MARY ILLYUSHINA: So the US I think issued the warning for two reasons. One is that obviously there's a massive exodus of people outside of Russia, mostly of fighting age men, and sometimes their families, cuz they don't wanna be drafted. And that led to most commercial flights essentially sold out, to the very few destinations that are still available for Russia because as we know, Russia's been essentially in isolation over the invasion of Ukraine. And a lot of countries have stopped flights to this country. And the second reason is that there are dual US-Russian citizens and the embassy warned them to leave the country immediately because they fear that they may be drafted.

NIALA: We know that Vladimir Putin has a big speech expected tomorrow, his State of the Union speech. What are we expecting from that declaring victory in these so-called referendums in occupied areas of Ukraine?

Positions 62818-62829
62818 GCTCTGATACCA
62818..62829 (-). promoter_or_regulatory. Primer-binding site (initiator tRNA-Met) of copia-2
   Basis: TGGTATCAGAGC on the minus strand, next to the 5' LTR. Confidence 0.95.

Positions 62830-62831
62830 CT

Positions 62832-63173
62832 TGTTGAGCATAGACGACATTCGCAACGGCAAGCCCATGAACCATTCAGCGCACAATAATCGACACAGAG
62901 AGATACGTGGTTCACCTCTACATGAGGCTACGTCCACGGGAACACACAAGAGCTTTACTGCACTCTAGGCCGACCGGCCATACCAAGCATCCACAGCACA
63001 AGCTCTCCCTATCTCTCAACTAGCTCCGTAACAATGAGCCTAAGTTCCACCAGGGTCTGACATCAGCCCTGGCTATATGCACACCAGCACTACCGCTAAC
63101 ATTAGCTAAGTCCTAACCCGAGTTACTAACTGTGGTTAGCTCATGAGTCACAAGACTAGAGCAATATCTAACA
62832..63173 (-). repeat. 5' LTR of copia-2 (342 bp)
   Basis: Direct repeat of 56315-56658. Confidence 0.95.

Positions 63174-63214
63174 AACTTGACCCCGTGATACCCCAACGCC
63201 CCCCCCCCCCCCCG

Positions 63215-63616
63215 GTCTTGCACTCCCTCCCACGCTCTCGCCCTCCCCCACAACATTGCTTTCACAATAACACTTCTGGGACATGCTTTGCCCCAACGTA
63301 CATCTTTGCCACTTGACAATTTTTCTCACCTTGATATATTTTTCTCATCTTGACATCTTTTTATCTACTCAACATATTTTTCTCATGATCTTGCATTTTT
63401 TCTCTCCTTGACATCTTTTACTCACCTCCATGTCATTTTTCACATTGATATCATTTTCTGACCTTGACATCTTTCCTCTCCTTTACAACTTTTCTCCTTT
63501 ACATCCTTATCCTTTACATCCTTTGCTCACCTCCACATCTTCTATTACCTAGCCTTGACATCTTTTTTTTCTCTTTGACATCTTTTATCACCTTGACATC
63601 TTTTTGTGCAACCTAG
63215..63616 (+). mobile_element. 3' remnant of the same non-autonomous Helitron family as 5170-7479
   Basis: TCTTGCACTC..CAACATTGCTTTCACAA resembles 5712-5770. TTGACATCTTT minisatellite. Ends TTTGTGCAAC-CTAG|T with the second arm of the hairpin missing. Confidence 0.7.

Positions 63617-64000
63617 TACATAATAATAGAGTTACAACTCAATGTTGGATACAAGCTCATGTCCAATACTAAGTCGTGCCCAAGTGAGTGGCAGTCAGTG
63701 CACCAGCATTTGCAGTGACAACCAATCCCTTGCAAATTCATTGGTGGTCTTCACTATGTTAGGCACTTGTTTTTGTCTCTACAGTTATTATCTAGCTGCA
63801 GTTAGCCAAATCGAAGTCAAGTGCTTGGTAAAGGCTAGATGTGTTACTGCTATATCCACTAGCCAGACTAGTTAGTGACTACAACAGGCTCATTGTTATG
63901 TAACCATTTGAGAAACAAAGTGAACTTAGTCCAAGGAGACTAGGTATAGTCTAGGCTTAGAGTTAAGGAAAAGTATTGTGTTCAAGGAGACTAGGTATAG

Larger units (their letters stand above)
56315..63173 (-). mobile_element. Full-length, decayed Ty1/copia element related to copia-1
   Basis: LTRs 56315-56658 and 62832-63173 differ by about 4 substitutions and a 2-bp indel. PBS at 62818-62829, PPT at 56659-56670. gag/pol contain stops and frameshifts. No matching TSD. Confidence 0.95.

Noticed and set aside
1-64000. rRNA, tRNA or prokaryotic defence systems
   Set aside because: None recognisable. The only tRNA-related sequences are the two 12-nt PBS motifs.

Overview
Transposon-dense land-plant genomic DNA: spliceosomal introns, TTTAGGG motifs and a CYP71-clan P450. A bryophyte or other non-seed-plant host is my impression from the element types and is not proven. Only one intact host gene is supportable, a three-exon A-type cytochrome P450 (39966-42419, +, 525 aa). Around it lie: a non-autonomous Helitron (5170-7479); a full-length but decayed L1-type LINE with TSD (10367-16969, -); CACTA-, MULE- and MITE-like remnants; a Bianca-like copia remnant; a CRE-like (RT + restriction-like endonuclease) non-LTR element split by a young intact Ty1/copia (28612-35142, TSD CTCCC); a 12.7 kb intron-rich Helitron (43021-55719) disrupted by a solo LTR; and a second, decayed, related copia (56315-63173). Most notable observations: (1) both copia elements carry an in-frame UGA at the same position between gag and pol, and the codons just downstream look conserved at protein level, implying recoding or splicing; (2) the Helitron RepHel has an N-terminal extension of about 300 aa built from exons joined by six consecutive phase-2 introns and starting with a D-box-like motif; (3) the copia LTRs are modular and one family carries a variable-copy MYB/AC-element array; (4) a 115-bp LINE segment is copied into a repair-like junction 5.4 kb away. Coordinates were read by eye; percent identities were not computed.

MARY: The expectation is that he will use this as a platform to announce that Russia has, you know, annexed these lands or taken these lands. That would mean that they are now part of the Russian Federation. They think this is gonna be a warning to Ukrainians to kind of slow down their counter offensive or maybe halt it, that's their hope, because they will consider any attack on these territories as a direct attack on Russia. Which, the motto here is that Russia has been saying that they're trying to bring, you know, historic Russian lands back and that they're saving Russian-speaking populations in those areas. Although, you know, I think Russians have also noticed that the objective has changed many times, and with this mobilization announcement that came last week, people are really, really unnerved and sort of panicking because it's now kinda hitting home and they need to present them some, some purpose of why this is happening.